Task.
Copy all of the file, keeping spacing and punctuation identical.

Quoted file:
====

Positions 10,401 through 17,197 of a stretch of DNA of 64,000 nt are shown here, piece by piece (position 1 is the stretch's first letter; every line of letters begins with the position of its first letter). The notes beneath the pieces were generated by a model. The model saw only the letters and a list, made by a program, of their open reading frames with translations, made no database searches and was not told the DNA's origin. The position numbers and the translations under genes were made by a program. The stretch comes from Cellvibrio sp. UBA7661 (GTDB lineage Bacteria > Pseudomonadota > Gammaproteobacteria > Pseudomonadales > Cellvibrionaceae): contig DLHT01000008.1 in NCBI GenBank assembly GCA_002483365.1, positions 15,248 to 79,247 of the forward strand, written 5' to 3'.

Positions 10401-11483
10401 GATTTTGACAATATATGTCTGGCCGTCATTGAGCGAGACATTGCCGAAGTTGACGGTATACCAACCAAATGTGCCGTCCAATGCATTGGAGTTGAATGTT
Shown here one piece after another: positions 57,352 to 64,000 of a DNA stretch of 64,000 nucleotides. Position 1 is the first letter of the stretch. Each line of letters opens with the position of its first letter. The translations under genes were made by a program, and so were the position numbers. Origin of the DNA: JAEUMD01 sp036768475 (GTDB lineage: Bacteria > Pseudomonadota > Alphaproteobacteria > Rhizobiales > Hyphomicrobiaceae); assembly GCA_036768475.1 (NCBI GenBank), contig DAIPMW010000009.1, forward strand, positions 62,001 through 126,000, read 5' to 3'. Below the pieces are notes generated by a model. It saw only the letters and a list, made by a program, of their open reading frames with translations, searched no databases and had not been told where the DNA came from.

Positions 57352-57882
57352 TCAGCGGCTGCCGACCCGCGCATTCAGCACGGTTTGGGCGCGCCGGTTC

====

Positions 10,401 through 17,197 of a stretch of DNA of 64,000 nt are shown here, piece by piece (position 1 is the stretch's first letter; every line of letters begins with the position of its first letter). The notes beneath the pieces were generated by a model. The model saw only the letters and a list, made by a program, of their open reading frames with translations, made no database searches and was not told the DNA's origin. The position numbers and the translations under genes were made by a program. The stretch comes from Cellvibrio sp. UBA7661 (GTDB lineage Bacteria > Pseudomonadota > Gammaproteobacteria > Pseudomonadales > Cellvibrionaceae): contig DLHT01000008.1 in NCBI GenBank assembly GCA_002483365.1, positions 15,248 to 79,247 of the forward strand, written 5' to 3'.

Positions 10401-11483
10401 GATTTTGACAATATATGTCTGGCCGTCATTGAGCGAGACATTGCCGAAGTTGACGGTATACCAACCAAATGTGCCGTCCAATGCATTGGAGTTGAATGTT
Shown here one piece after another: positions 57,352 to 64,000 of a DNA stretch of 64,000 nucleotides. Position 1 is the first letter of the stretch. Each line of letters opens with the position of its first letter. The translations under genes were made by a program, and so were the position numbers. Origin of the DNA: JAEUMD01 sp036768475 (GTDB lineage: Bacteria > Pseudomonadota > Alphaproteobacteria > Rhizobiales > Hyphomicrobiaceae); assembly GCA_036768475.1 (NCBI GenBank), contig DAIPMW010000009.1, forward strand, positions 62,001 through 126,000, read 5' to 3'. Below the pieces are notes generated by a model. It saw only the letters and a list, made by a program, of their open reading frames with translations, searched no databases and had not been told where the DNA came from.

Positions 57352-57882
57352 TCAGCGGCTGCCGACCCGCGCATTCAGCACGGTTTGGGCGCGCCGGTTC